Listening to customers – that is Ford’s opening salvo during a virtual press conference, hosting the next-generation Ranger’s reveal. Finally, after a decade of riding atop the T6 platform, an all-new Ford Ranger is upon us. Nothing could ever go wrong, except that the new-generation truck actually uses the same T6 platform, albeit now on its third iteration.
While that information could already spoil the Ranger’s arrival even before its official birth, it shouldn’t. Because just like Toyota’s IMV platform (Hilux, Fortuner, and Innova) that has been around since 2004, why replace something that doesn’t need fixing? So much so that the T6 platform has been widely used by Ford for its models, including the rebirth of the Bronco nameplate.
And besides, the new-generation Ford Ranger has a multitude of things to offer beyond the revamped T6 platform. Here are the things that you should expect; take this as a precursor of what’s to come next year when the new model finally arrives on our shores.
New engine option
The incoming Ford Ranger will retain the current 2.0-liter EcoBlue diesel engine with either a single turbo or bi-turbos. The US market, which has the 2.3-liter EcoBoost gasoline engine in its current model, will likely get the same powertrain for the revamped model.
What’s new is a powerful 3.0-liter turbodiesel V6, which will likely power the top-spec Ranger. It will most likely power the Ranger Raptor, as well, but this is more of a speculation than a confirmation as Ford wasn’t keen on sharing stiff details for upcoming models.
Transmission options are six-speed manual or auto, and a 10-speed automatic transmission.
A few things to note, though – powertrain availability varies per market, but it’s safe to say that V6 diesel will reach the Philippine shores to power the flagship models. Moreover, power figures were not disclosed just yet; Ford will share more specific details at each corresponding market’s launch.
Ford also confirmed that the turbodiesel V6 is a Ford power plant, refuting the speculations that it adopted Volkswagen’s six-cylinder coming from the automakers’ collaboration.
Enhanced off-road capability
Ford said that the Ranger has an enhanced off-road capability, thanks to two different four-wheel-drive systems and six selectable drive modes. If you can recall, the selectable drive modes are only endemic to the Ranger Raptor, which won’t be the case in the new-generation model.
Ford also added that rear dampers are moved outboard, which means customers will experience a more consistently comfortable ride regardless of the load.
Ford went on to explain every detail of the exterior design but one thing’s for sure, the new Ford Ranger still looks imposing and authoritative. Not surprising, though, as that has always been the midsize truck’s appeal, especially for Filipino buyers.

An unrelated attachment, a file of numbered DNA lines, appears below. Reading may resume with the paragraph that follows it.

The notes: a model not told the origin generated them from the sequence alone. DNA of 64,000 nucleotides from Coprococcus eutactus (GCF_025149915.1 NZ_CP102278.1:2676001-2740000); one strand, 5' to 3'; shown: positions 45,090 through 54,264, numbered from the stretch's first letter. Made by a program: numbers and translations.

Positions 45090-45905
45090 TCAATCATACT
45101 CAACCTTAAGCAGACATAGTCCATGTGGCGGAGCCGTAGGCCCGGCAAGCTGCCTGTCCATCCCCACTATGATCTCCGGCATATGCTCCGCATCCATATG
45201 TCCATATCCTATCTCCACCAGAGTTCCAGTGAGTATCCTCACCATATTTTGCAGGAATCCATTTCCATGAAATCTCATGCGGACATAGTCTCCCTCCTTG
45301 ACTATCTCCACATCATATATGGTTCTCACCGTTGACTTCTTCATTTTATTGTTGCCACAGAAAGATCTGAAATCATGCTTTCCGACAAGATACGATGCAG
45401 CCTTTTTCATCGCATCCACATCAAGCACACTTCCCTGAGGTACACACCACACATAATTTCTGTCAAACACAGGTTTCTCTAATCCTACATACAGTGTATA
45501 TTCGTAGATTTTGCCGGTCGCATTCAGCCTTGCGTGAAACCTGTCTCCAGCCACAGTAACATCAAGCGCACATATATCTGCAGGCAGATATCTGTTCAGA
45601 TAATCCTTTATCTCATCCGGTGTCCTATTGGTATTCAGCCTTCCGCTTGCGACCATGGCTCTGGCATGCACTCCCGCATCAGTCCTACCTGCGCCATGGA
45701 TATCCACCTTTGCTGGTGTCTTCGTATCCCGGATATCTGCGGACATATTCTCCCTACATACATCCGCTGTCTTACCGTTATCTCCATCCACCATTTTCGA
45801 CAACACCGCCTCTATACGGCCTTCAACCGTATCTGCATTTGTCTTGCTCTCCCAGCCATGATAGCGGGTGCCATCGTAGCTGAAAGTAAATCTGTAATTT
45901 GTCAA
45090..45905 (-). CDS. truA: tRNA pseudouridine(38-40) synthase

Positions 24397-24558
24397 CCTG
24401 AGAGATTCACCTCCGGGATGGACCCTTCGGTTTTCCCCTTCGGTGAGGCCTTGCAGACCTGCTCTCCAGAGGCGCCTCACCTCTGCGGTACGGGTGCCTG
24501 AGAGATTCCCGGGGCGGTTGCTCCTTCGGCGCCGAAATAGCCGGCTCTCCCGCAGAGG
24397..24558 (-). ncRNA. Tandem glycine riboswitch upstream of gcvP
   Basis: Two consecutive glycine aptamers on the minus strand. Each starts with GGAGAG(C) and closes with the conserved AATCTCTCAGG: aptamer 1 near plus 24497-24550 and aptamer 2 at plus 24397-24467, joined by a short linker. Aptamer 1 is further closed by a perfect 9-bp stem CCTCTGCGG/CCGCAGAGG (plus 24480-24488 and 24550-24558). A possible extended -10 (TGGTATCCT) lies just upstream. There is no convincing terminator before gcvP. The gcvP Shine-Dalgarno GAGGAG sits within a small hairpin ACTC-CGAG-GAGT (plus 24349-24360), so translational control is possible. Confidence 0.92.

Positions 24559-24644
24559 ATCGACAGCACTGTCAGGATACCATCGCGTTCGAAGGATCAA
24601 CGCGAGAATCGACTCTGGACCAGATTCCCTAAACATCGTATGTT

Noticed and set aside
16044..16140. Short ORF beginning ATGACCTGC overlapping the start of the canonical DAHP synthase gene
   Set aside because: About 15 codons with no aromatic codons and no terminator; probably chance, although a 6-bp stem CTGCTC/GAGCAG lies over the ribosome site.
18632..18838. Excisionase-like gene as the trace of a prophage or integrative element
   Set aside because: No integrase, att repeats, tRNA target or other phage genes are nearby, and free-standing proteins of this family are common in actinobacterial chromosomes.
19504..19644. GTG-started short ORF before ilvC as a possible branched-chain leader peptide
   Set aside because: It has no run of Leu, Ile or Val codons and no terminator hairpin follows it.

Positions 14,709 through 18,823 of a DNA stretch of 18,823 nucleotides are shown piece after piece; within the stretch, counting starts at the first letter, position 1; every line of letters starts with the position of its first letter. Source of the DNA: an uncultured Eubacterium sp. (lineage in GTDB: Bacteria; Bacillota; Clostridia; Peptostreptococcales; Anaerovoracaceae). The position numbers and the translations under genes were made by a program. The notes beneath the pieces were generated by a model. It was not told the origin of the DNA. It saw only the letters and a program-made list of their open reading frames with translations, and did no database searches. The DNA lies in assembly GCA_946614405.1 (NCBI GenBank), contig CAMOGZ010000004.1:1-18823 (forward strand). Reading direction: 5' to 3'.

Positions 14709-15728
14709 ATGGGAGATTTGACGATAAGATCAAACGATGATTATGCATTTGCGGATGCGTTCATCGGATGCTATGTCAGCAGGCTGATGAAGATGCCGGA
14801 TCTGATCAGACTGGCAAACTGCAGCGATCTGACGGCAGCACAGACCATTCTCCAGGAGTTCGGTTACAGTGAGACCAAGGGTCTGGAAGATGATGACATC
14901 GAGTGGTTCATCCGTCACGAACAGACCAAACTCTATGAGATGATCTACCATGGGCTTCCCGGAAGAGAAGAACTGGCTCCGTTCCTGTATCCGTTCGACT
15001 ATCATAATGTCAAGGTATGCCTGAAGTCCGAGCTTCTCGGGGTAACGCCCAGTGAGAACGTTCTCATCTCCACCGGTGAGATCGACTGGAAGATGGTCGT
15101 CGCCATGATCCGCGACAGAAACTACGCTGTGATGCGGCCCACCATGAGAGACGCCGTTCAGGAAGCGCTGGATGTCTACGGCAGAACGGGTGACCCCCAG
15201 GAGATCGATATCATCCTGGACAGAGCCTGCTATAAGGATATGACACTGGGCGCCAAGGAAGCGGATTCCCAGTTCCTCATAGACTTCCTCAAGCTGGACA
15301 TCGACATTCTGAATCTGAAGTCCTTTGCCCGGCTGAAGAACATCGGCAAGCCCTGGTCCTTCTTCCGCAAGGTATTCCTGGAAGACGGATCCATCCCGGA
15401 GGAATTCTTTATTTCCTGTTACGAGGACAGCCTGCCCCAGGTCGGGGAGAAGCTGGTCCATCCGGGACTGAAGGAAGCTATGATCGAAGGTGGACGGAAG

What’s notable is the addition of C-clamp DRLs and the mesh design for the Wildtrak. While that design execution reminds me of the new Maverick compact pickup for the US market, it actually works better with the bigger Ranger frankly because the proportions are better.
At the rear, the Ranger wordmark is proudly stamped on the tailgate but the previous block-type taillights have been replaced by LEDs with more character than ever.
Ford wasn’t exact with the Ranger’s overall increase in size, though the Blue Oval said that the new model is 50mm wider, giving the truck a wider stance and more functionality, bringing us to the next point.
More functional than ever
Ford is keen on keeping the Ranger’s DNA as a work truck, therefore more functions were added to the bed and all over the truck.
The 2022 Ranger gets a tailgate work surface, while clamp pockets are available to hold materials down for clean cuts and precision work. There’s also a nifty load box access step for easier reach-ins, plus an onboard inverter that offers power to the box, with 400W of available power and an AC outlet in the tray.
By default, the Ranger’s box top and tailgate should have capping to protect them from damage from gear and cargo. The bedliner has molded slots to fit dividers to customize the load box. Lastly, the new Ranger also has zone lighting that allows owners to control individual exterior lights, either through the Sync 4 screen or from the FordPass smartphone app.
The Ford Ranger gets a redesigned interior, though there are elements from the outgoing model that transcends into the new one. These elements include the vertical A/C vents, claimed by Ford as something that current customers love.
However, one can’t miss the massive 12-inch vertical touchscreen right at the center of the dashboard. I can already hear detractors not loving this layout even before trying them; as reviewers, we’ll just have to wait and see.
Then again, Ford said that it has a high-resolution display and it allows for split-screen viewing, hosting the new 360-degree camera – a feature that’s becoming apparent in many new cars these days. And oh, there’s wireless charging and over-the-air updates, as well – again, two things that keep the Ranger up to the times.
For the driver, a new customizable digital instrument panel is available, claimed to have impressive graphics and animations. It also displays off-roading information and turn-by-turn navigation. As for the gear lever, Ford moved on to a shift-by-wire, short-throw e-shifter that’s partnered with an electronic parking brake. I have yet to see if that’s paired up with auto brake hold, but I do wish it does in the production model.